The article Posted on March 30, 2017 by the American College of Radiology begins: A recent analysis of newly added 2014 data to the National Cancer Institute SEER database by R. Edward Hendrick, PhD, shows that the breast cancer death rate has now fallen 38 percent since 1990. Read more...
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3D Mammography at Rye Radiology Featured in Patch
Catching More Cancer with 3D Mammography at Rye Radiology
The new machine helps doctors find invasive cancers earlier and more frequently
Staring closely at a 3D mammogram of a dense breast, Dr. Diane LoRusso can just make out a white spider-like mass that looks only slightly different than the other white streaks and dots around it. If she had been looking at a 2D mammogram of the same breast, the spider-like mass, which will turn out to be cancer, would be essentially impossible to see, she explains.
Since Dr. LoRusso brought 3D to Rye Radiology last July, she has been amazed by the new technology and happy to offer the new, more effective screenings to her patients. The FDA approved 3D on Feb. 11, 2011 and Rye Radiology was the first facility in Westchester County to offer the break-through technology last year. They are still one of the few facilities that offer 3D.
“I never thought that in my professional life I would see such a huge improvement in mammography,” LoRusso said. The doctor is a founding member of the current Rye Radiology. She has been practicing there for 38 years and worked as Chief Resident in diagnostic radiology at Albert Einstein College of Medicine before that.
The 3D digital imaging takes 10 seconds and finds 40% more invasive breast cancers than traditional 2D mammography alone. It improves radiologists’ ability to detect potential breast cancers and can help them distinguish harmless abnormalities from real tumors. This means fewer biopsies, fewer false positives and less additional diagnostic work for many women.
In the year since Rye Radiology has had the new 3D machine, many patients have opted to pay the additional $100 it costs to have 3D imaging, LoRusso said. Insurance covers the traditional work, but not the 3D.
The new machine works much like the 2D machines. The 3D imaging is performed simultaneously during the same compression as standard mammography and with no noticeable difference in the experience for the patient. The compression on the 3D machine is actually more comfortable than it was with the standard machine, LoRusso said. The 3D images are much more detailed and allow radiologists and doctors to view the breast like they are turning through pages in the book.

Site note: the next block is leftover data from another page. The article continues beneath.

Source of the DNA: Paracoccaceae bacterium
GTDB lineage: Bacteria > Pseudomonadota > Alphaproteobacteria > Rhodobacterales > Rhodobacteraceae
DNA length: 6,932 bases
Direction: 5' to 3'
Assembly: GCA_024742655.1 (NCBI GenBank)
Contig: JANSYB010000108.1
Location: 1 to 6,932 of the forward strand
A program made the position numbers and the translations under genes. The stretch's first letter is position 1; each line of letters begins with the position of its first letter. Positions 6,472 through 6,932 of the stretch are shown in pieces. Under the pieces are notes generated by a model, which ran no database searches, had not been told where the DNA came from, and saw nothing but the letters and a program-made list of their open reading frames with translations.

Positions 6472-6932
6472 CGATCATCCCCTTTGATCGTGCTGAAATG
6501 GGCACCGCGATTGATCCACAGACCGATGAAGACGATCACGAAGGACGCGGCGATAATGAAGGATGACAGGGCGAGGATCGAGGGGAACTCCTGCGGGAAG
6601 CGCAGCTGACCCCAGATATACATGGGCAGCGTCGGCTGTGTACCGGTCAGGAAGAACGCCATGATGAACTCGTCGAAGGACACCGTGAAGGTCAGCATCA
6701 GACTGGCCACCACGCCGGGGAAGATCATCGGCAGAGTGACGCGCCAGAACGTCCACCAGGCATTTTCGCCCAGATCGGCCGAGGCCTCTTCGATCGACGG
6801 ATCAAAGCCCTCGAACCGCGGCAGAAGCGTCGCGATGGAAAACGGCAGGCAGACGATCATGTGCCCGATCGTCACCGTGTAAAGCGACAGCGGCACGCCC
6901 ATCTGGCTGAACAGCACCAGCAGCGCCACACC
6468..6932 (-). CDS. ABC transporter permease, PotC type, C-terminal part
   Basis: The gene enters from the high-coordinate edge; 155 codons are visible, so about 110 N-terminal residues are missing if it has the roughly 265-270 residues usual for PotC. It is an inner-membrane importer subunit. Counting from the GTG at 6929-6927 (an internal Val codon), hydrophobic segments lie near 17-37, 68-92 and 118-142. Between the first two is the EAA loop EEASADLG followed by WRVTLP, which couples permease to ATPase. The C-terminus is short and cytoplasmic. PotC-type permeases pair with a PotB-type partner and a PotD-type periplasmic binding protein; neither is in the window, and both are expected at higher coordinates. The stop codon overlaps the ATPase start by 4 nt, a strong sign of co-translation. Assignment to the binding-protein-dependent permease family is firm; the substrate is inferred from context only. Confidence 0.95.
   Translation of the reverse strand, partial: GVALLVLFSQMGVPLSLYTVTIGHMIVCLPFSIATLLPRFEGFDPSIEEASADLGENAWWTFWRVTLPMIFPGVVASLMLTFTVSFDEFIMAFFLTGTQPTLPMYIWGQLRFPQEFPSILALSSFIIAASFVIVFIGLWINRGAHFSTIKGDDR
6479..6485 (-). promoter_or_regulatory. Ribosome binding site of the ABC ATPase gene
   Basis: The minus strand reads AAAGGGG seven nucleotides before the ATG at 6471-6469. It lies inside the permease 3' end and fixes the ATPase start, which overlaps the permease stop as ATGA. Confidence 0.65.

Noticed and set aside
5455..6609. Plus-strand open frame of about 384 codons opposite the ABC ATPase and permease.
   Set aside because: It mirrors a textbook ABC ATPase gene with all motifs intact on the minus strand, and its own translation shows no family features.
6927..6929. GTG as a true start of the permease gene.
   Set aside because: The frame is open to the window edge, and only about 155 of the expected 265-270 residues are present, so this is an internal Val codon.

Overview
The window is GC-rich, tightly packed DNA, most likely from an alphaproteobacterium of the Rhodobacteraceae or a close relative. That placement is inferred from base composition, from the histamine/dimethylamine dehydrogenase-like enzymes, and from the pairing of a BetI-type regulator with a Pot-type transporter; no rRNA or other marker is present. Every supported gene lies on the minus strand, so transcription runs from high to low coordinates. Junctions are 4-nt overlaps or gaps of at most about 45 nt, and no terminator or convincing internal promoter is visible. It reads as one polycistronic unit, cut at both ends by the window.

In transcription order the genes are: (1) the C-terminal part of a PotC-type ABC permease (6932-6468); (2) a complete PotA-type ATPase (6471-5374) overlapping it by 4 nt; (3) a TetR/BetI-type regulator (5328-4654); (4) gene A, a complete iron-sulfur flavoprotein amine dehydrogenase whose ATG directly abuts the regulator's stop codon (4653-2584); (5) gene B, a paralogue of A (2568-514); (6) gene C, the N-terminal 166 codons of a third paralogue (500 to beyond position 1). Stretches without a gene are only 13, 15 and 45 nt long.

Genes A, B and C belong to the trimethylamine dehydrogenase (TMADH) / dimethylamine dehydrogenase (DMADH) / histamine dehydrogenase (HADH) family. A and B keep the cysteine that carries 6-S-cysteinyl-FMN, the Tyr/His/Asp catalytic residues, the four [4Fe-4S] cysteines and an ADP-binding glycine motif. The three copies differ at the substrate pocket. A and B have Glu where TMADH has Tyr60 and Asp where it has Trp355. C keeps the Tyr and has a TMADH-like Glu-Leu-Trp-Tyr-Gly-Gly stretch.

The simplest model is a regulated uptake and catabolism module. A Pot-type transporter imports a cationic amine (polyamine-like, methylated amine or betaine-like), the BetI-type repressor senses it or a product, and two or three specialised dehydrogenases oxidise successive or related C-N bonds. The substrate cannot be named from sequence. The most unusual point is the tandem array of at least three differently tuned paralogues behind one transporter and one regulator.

This helps most with dense breasts rather than fatty breasts, LoRusso said. Fatty breasts have less of the dense tissue, which come up as white formations in the images. Because cancer also shows up as a white formation, it blends in more in dense breast images. In a fatty breast, there is much less “white stuff,” which makes it easier for a radiologist to see any abnormalities.
Despite the breakthrough technology of 3D, LoRusso still recommends that all dense breasted women have an ultrasound, which is more detailed than 3D. The MRI is the best tool and even that is not 100 percent guaranteed, she said.
When Rye Radiology first got the 3D machine, LoRusso gathered her entire staff together to tell them about it and share her excitement.
“I got all choked up when I was talking to them because this is very important to me and very important to my patients.”
LoRusso recommends all women without a high biological risk of having breast cancer to start getting mammograms at the age of 35 and then every year after 40. Those with a hereditary risk should consult their doctors for the best time to start getting mammograms.
The doctor encourages all women to take control and be educated about their options. You can go anywhere for a mammogram, it does not have to be where your doctor sends you. She also urges women to remember to give themselves regular breast exams and that the best time to do it is right after menstruation.
“Women should know they have a choice and it is their bodies and they have to decide how they want to take care of themselves.”
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